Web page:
Eighteen years ago, when avocatnet.ro launched, I wanted to reach a million people. To help each of them solve a problem, no matter how small. As it turned out, I was thinking impractically. Dreams often do not have that practical component like “good, you got there, now what are you doing?”.
So, when we happened to reach these people, a few years since launch, we had to learn how to build a business on the go. And we learned the idea that a project that helps people has to live. And, slowly, we developed a mindset and many, many other things. We started to help various associations and foundations, which build the infrastructure for multiple problems of our readers. We have created services and products to help us monetise part of the audience so that we could continue both social and commercial projects. We have invested in technology, in machine learning and many more, because if you cannot keep up with the society you live in, you are facing a slow and painful failure.
Today, avocatnet.ro reaches, every year, over three-quarters of the Romanians connected to the Internet. To these people, we explain the Romanian legislation. There are many places where different people thank us for the impact we had on their lives. But, to get here, we had to, one by one, understand how to build a community, how to develop products and services online, how to do eCommerce, how to do online marketing, how to build a business, to manage a business, how to make money, how to spend money correctly, and many more.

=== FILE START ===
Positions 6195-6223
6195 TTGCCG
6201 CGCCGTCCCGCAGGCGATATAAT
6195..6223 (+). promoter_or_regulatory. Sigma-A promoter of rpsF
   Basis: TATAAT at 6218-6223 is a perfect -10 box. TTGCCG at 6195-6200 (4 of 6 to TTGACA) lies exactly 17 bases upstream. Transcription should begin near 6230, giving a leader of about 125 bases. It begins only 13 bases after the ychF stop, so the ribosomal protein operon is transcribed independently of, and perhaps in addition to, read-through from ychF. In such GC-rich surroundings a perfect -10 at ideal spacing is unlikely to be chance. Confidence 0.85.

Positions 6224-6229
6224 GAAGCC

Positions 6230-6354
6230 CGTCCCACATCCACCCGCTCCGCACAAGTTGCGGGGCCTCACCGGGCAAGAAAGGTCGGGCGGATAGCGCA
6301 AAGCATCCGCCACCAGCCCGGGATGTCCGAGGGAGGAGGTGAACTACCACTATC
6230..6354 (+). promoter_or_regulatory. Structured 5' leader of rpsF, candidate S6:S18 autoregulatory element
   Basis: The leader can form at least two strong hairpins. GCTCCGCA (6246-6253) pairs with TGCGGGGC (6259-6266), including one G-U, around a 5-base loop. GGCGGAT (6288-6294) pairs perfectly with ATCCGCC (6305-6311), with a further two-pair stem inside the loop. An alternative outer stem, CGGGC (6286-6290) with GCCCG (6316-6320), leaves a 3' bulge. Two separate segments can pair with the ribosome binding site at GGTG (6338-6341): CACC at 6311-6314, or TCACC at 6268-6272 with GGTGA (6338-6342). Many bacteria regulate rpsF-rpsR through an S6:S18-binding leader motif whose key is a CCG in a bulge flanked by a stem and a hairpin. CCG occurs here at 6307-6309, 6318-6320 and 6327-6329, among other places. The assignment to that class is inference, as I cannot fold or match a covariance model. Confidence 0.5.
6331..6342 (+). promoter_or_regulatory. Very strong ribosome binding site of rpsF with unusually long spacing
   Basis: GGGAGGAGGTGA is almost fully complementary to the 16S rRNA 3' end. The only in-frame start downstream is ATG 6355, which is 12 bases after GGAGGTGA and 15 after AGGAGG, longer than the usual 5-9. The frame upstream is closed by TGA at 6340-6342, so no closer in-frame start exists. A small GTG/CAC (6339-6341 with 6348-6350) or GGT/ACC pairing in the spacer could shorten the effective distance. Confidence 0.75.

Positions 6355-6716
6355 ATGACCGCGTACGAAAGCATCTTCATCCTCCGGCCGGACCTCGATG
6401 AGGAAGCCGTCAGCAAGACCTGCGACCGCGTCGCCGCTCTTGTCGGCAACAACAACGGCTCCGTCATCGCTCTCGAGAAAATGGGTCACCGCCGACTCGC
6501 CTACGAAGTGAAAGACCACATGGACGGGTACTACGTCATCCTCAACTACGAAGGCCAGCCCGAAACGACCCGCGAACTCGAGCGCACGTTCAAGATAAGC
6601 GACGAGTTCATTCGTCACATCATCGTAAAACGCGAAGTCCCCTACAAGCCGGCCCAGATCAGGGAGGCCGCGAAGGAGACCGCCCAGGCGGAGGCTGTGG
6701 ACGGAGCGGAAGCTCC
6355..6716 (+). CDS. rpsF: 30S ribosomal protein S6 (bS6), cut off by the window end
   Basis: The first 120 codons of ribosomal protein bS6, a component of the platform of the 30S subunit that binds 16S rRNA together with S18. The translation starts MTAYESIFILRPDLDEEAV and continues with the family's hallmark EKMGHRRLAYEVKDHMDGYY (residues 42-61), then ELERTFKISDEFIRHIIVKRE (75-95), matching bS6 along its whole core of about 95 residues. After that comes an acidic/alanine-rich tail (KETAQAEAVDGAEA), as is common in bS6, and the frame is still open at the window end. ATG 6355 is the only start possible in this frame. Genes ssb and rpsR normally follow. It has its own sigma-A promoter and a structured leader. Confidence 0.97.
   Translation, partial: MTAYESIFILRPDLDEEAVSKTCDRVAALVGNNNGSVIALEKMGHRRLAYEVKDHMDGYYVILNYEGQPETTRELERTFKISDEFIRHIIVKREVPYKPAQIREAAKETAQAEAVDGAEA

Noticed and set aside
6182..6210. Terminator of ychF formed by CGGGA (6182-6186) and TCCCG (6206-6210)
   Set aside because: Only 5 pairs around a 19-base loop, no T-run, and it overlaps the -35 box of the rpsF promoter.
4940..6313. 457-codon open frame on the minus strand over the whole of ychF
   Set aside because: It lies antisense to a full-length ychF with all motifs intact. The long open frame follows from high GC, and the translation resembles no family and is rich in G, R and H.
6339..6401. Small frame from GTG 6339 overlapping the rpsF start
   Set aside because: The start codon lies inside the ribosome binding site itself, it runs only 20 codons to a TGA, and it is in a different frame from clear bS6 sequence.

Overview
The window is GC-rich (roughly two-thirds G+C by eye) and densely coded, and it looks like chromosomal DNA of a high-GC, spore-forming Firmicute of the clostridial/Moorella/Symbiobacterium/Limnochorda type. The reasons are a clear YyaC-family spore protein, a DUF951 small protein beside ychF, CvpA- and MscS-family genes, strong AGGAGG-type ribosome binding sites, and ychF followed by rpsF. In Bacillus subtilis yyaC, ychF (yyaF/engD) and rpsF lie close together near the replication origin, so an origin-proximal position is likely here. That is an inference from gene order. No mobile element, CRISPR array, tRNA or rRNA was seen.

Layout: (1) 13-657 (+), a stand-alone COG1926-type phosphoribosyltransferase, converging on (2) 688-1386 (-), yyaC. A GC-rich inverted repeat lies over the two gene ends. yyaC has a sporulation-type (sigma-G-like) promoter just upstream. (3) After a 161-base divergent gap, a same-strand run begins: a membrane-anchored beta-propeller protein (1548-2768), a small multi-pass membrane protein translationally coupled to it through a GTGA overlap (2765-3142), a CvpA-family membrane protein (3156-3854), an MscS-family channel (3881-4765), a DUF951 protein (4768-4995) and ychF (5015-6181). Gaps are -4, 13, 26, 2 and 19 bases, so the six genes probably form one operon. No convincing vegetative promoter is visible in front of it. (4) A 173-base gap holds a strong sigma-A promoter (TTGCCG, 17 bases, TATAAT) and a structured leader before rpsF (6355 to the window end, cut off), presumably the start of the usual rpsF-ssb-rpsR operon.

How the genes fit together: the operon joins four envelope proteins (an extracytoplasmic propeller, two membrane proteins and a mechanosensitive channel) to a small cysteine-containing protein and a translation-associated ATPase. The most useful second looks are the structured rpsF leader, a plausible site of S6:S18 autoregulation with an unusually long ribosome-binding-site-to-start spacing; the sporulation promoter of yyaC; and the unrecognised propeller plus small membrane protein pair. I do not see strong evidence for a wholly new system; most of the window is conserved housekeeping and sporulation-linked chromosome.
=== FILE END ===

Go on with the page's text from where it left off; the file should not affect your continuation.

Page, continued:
And I had to understand that I had a pretty strong introvert component, that it was much easier for me to talk to a crowd than it was to speak to a single person, and that, although I did not have a relationship with money, finances should interest me, though, because they are one of the critical fuels of our lives.
3. What was the most challenging moment developing avocatnet.ro?
The defining moment for us was when we were a few days away from potential bankruptcy. We bet a lot on the construction of a legislative software, which would update and provide the Romanian legislation in full. We built the project, attracted investment and subsequently failed to push it on the market.
We had to pivot and build all the services that now support our budget (avocatnet.ro premium and the online courses we sell). We have lost, somehow, throughout this period, a few years in which we could have grown. We are, however, at a moment when we have definitely overcome all these problems, and I am glad because there is nothing more stressful than having a financial deadlock when you call your suppliers waiting to get paid only to repeat the same sorry excuses like a broken robot.
4. You have been running avocatnet.ro for 18 years. In a world where Silicone Valley startup founders grow their companies as fast as possible with the goal of selling them later to investors, what are your recommendations for entrepreneurs looking to develop their businesses in the long term?
I believe more in long term businesses than in those that have been majorly inflated over a short time and sold afterwards to others who continue playing the same game. And I think that from many perspectives. It’s weird for projects that never get the maturity they might need. It is stressful for the entrepreneurs, who are the perfect mice running on a wheel.
[bctt tweet=”Avocatnet.ro CEO&founder Alin Popescu: Don’t rely on one chance, because things might not work out that way.” username=”brand_minds”]
And, more importantly, it is bad for society. Because a steroid-increased project has much more chances to fail than to succeed. Most do. And the people who work for these projects are thus trapped in a flood of uncertainty that is transposed into their daily lives.